How to get Wi-Fi on the London Tube now that it's no longer free for all
During the Olympics and until the end of January 2013, Virgin Media offered a free London Tube-based public Wi-Fi. However, completely free access for all is now restricted.
Customers of networks EE (including T-Mobile and Orange) and Vodafone continue to get free Wi-Fi on the Underground system, as do Virgin Media broadband and mobile subscribers. And, as of June, O2 customers will get free access too. Londoners on other providers, however, have to pay.
So how does Tube Wi-Fi work? Where can you get it and how much does it cost? Read on to find out.
What stations will have Wi-Fi?
There are now 120 stations already running Wi-Fi, which Virgin Media lists in a handy alphabetical guide: my.virginmedia.com/wifi/station-guide.html. Stations covered tend to be the more central stops, such as Oxford Circus and Liverpool Street, but there are a few more-remote ones added too, especially on the major lines.
How can I get Wi-Fi access?
Getting hold of a Wi-Fi connection on the London Underground used to be very straightforward, but has changed now that it is only free to certain networks and on PAYG for others. Partner providers have been sending out email instructions to all of their customers, so check your in-box for the process you will need to undertake the first time you connect. Thankfully, it seems that you only have to do it once and your device will recognise the network every time it is in range.
Those not on EE, Vodafone, O2 (from June) or are not Virgin Media broadband or mobile customers will have to buy a daily, weekly or monthly pass. Virgin Media requires you to register first on its dedicated Tube Wi-Fi internet page: my.virginmedia.com/wifi/index.html.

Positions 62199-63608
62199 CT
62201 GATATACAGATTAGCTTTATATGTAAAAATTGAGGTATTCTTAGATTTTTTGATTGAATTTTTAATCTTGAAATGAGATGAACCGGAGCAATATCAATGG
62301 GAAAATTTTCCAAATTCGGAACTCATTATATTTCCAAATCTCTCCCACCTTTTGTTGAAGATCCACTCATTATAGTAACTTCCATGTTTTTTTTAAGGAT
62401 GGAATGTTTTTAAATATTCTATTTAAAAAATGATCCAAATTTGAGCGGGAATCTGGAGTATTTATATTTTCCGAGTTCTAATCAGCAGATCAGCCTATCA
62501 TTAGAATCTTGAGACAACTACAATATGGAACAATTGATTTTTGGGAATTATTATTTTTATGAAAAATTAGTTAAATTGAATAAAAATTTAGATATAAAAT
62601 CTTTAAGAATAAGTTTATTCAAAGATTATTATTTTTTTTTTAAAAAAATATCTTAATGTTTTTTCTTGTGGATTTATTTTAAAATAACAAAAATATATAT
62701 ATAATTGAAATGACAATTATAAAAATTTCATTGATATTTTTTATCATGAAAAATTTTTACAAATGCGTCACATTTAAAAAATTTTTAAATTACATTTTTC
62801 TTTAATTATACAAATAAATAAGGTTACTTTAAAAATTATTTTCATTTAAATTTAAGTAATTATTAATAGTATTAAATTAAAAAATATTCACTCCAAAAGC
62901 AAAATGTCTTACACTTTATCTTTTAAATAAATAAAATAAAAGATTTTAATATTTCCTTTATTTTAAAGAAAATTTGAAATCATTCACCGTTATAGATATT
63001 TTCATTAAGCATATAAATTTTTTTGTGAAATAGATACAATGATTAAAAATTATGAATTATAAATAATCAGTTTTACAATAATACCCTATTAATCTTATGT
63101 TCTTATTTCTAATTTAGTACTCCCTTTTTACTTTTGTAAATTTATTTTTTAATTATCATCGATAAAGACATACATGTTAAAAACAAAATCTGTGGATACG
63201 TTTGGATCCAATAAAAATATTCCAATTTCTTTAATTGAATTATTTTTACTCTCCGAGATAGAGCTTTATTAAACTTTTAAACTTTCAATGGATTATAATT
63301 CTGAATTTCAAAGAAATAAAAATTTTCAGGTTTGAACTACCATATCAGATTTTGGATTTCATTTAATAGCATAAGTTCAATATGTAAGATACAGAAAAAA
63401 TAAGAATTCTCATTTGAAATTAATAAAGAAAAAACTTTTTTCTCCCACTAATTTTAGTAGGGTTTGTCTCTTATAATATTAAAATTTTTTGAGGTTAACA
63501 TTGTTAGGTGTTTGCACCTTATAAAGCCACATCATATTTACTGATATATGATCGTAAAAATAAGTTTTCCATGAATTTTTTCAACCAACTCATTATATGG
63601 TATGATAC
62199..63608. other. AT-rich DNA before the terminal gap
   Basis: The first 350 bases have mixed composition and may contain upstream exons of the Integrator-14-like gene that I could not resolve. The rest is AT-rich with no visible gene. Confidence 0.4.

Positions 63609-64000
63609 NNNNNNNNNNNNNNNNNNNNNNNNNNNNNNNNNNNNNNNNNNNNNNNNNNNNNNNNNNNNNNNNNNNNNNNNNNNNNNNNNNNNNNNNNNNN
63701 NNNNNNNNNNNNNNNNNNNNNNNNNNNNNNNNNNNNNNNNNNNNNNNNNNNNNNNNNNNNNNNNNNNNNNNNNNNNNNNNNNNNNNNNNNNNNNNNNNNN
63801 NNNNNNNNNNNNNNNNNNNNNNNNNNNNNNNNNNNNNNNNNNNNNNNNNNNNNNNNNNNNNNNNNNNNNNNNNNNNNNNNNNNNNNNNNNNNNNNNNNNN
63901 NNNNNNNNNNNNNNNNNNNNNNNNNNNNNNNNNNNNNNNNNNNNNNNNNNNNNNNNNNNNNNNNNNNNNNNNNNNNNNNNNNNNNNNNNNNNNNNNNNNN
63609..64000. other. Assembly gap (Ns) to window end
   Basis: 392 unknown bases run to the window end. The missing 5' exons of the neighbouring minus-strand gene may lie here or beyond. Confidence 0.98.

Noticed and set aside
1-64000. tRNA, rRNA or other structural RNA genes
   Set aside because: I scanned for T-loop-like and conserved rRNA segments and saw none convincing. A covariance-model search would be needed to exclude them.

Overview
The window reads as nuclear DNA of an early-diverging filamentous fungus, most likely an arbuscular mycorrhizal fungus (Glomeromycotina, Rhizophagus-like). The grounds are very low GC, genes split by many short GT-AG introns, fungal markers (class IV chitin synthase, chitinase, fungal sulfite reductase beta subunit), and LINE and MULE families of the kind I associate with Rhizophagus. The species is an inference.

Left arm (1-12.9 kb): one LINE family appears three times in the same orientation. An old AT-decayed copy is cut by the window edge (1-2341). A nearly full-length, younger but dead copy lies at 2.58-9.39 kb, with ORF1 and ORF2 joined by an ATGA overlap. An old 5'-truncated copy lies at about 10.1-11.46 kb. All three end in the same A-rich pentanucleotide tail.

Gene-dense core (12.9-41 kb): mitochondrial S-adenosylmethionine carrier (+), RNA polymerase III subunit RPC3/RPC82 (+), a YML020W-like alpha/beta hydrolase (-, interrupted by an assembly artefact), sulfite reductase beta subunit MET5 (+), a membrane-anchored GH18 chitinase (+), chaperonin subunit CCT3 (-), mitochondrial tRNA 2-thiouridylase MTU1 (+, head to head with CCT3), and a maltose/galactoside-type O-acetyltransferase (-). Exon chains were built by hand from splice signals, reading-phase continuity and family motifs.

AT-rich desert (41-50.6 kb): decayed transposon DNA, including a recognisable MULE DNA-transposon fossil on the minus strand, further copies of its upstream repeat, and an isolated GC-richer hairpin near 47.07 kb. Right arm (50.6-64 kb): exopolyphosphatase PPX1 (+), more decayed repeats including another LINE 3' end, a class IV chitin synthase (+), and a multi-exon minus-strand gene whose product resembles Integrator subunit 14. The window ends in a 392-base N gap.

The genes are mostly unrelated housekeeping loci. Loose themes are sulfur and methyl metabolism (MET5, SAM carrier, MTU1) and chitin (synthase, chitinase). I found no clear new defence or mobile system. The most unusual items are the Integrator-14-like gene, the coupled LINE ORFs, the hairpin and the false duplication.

How much will it cost?
As mentioned above, Tube Wi-Fi access for those not on the partnered networks or with Virgin Media will need to pay for a daily, weekly or monthly pass. Prices are straightforward. It will cost £2 per day, £5 for a week's access, or £15 a month for a Virgin Media Wi-Fi pass. The company has also added a limited offer incentive to help the transition to a paid model - a two-month pass is also available for £15, representing a saving of £15.
Everyone will be able to access the Virgin Media portal which will list other information such as the latest travel updates regardless of whether they subscribe or not.
Is Wi-Fi anywhere else on London's transport network?
TFL is working with BSkyB's The Cloud to provide Wi-Fi on London Overground stations. The service provider has recently announced a deal with Microsoft to offer unlimited free access until 24 April. After that, the 50 connected stations will revert to the previous plan, which was free for the first 60 minutes, before payment plans kick in.